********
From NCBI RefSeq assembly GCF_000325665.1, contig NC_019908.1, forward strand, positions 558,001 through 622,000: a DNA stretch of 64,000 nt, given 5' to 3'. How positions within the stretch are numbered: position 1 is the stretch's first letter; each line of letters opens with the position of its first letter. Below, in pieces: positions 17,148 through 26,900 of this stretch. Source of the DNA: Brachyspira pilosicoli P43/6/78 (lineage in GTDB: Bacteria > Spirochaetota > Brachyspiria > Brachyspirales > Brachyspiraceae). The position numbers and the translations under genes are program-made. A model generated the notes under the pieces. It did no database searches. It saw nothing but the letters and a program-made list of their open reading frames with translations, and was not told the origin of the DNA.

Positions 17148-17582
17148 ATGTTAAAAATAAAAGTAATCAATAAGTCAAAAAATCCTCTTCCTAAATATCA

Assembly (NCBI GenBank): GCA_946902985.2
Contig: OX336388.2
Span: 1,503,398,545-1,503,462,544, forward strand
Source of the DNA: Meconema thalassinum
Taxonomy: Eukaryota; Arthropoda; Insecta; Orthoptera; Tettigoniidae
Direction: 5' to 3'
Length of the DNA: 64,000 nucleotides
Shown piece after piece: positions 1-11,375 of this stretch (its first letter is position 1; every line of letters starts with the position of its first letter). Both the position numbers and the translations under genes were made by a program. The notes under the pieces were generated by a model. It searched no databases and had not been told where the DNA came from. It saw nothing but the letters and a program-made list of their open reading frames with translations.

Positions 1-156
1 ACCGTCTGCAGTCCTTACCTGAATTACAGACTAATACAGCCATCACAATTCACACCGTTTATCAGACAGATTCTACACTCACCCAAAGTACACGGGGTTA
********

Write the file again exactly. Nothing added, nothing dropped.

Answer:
From NCBI RefSeq assembly GCF_000325665.1, contig NC_019908.1, forward strand, positions 558,001 through 622,000: a DNA stretch of 64,000 nt, given 5' to 3'. How positions within the stretch are numbered: position 1 is the stretch's first letter; each line of letters opens with the position of its first letter. Below, in pieces: positions 17,148 through 26,900 of this stretch. Source of the DNA: Brachyspira pilosicoli P43/6/78 (lineage in GTDB: Bacteria > Spirochaetota > Brachyspiria > Brachyspirales > Brachyspiraceae). The position numbers and the translations under genes are program-made. A model generated the notes under the pieces. It did no database searches. It saw nothing but the letters and a program-made list of their open reading frames with translations, and was not told the origin of the DNA.

Positions 17148-17582
17148 ATGTTAAAAATAAAAGTAATCAATAAGTCAAAAAATCCTCTTCCTAAATATCA

Assembly (NCBI GenBank): GCA_946902985.2
Contig: OX336388.2
Span: 1,503,398,545-1,503,462,544, forward strand
Source of the DNA: Meconema thalassinum
Taxonomy: Eukaryota; Arthropoda; Insecta; Orthoptera; Tettigoniidae
Direction: 5' to 3'
Length of the DNA: 64,000 nucleotides
Shown piece after piece: positions 1-11,375 of this stretch (its first letter is position 1; every line of letters starts with the position of its first letter). Both the position numbers and the translations under genes were made by a program. The notes under the pieces were generated by a model. It searched no databases and had not been told where the DNA came from. It saw nothing but the letters and a program-made list of their open reading frames with translations.

Positions 1-156
1 ACCGTCTGCAGTCCTTACCTGAATTACAGACTAATACAGCCATCACAATTCACACCGTTTATCAGACAGATTCTACACTCACCCAAAGTACACGGGGTTA